Camping fees would all increase as well, with costs varying by the type of campsite. On the lower end, primitive and basic campsites would be $15 and $20 per night, respectively, while full hook-up sites would cost $36.

The price for cabins at the Fishermen’s Bend campground would increase from $40 to $65 per night.Some camping fees could vary between campgrounds, including a sprawling new campground proposed at the Wildwood Recreation Site on Mount Hood, and a new campground at Pine Creek along the Molalla River Corridor.

The new Wildwood campground would include cabins, yurts and hook-up sites for RVs, according to the BLM proposal, while the Pine Creek campground would have basic campsites.

The new developments would help the BLM match an already robust network of campgrounds in Oregon state parks, which boast some of the most popular camping options in the region, as well as camping offered by the U.S. Forest Service around the state.

Brian Amstupz, a local outdoor recreation planner for the BLM, said several of the agency’s campgrounds have proven to be quite popular, with occupancy rates rising in the last few years as crowds have continued to grow at outdoor recreation areas around Oregon.

“It’s clear that these are well known and highly popular campgrounds,” he said. “A lot of our sites are remote, and some of them are just kind of out of peoples’ backyards.”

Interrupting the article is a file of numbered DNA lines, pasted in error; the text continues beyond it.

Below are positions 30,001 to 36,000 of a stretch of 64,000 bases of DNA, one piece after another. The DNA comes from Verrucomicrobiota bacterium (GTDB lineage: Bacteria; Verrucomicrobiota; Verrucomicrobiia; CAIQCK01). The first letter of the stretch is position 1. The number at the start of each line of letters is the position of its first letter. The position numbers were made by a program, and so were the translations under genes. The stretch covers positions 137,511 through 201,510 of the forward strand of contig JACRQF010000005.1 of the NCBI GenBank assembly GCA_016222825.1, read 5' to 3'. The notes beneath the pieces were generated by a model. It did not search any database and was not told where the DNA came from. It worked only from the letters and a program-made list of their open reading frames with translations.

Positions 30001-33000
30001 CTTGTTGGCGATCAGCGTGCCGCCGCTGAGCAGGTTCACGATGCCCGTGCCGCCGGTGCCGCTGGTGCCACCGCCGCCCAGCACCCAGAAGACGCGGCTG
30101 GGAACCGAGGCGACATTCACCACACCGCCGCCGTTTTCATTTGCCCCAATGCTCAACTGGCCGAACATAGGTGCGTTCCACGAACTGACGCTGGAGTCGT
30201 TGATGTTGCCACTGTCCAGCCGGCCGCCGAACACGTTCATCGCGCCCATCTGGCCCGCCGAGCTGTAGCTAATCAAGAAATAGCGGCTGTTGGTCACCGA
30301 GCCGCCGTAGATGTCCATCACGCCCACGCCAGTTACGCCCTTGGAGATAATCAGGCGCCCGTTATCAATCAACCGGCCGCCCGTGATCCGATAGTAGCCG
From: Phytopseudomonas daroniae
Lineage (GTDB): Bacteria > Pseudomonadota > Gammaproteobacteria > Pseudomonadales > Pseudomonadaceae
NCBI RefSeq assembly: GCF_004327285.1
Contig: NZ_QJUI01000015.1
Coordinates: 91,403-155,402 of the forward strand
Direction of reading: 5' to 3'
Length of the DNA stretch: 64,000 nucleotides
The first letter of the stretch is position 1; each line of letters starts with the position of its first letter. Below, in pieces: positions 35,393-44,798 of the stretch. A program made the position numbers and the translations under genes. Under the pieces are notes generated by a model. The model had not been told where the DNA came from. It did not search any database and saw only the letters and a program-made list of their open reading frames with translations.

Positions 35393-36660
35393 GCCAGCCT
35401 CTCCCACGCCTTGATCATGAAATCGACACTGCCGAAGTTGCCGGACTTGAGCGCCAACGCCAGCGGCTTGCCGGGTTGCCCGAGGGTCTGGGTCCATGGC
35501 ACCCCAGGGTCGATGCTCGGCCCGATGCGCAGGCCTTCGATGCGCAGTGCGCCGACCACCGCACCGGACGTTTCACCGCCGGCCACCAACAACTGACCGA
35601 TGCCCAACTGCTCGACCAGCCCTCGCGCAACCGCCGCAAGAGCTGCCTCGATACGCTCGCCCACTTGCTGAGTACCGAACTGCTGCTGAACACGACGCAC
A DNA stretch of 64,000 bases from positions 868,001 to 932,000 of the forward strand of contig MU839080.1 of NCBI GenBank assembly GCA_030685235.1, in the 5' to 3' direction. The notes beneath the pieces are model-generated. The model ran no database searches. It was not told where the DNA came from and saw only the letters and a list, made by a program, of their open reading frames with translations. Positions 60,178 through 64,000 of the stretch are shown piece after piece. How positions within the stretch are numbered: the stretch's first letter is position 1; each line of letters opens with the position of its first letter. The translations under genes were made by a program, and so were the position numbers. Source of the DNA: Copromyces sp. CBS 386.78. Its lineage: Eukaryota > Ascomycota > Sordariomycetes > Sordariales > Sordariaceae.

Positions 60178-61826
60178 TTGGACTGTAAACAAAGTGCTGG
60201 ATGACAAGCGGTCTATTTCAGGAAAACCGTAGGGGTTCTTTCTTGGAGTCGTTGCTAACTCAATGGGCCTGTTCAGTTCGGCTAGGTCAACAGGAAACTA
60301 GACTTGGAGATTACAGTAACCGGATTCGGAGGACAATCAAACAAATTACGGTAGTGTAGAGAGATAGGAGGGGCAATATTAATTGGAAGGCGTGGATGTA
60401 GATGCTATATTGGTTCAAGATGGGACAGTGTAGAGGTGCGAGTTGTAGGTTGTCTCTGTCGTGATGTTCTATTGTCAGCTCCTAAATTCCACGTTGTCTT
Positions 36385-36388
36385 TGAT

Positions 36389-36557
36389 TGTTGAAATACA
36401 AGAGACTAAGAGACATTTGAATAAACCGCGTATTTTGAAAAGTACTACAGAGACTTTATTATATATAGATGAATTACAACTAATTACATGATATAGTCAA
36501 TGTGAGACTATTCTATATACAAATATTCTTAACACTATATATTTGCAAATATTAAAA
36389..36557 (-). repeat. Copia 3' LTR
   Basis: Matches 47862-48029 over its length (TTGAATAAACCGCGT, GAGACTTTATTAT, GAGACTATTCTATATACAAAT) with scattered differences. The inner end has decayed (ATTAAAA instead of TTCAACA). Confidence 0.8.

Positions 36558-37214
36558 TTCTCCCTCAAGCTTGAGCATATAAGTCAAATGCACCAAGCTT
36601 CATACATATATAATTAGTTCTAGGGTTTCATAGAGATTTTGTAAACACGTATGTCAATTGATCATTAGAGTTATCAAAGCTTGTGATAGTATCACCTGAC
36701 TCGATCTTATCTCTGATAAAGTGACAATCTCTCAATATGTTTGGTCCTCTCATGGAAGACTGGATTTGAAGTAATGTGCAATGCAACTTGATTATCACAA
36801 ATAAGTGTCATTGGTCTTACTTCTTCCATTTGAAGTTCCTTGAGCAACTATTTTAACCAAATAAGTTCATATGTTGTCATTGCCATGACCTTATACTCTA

Amstupz said the BLM is also trying to encourage some local stewardship with its new annual pass, which would apply to most of the agency’s day-use sites in Northwest Oregon. People could purchase a pass for $30 per year, or earn one with 12 hours of volunteer work.

“We’re hoping that’s going to invite members of the community to take ownership” of the park sites, Amstupz said.

BLM officials said the proposal has been in the works since 2016, and still requires further approval to become a reality. New construction at local park sites, including the cabins at Wildwood, will take even longer.

The end result would be additional opportunities for people to get outside – even if it costs a little more to do it.

The public can comment on the proposal until Jan. 20 by emailing the Bureau of Land Management atBLM_OR_NO_REC_publiccomments@blm.gov or calling 503-315-5935.
 
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Regcabguy

Oil eater.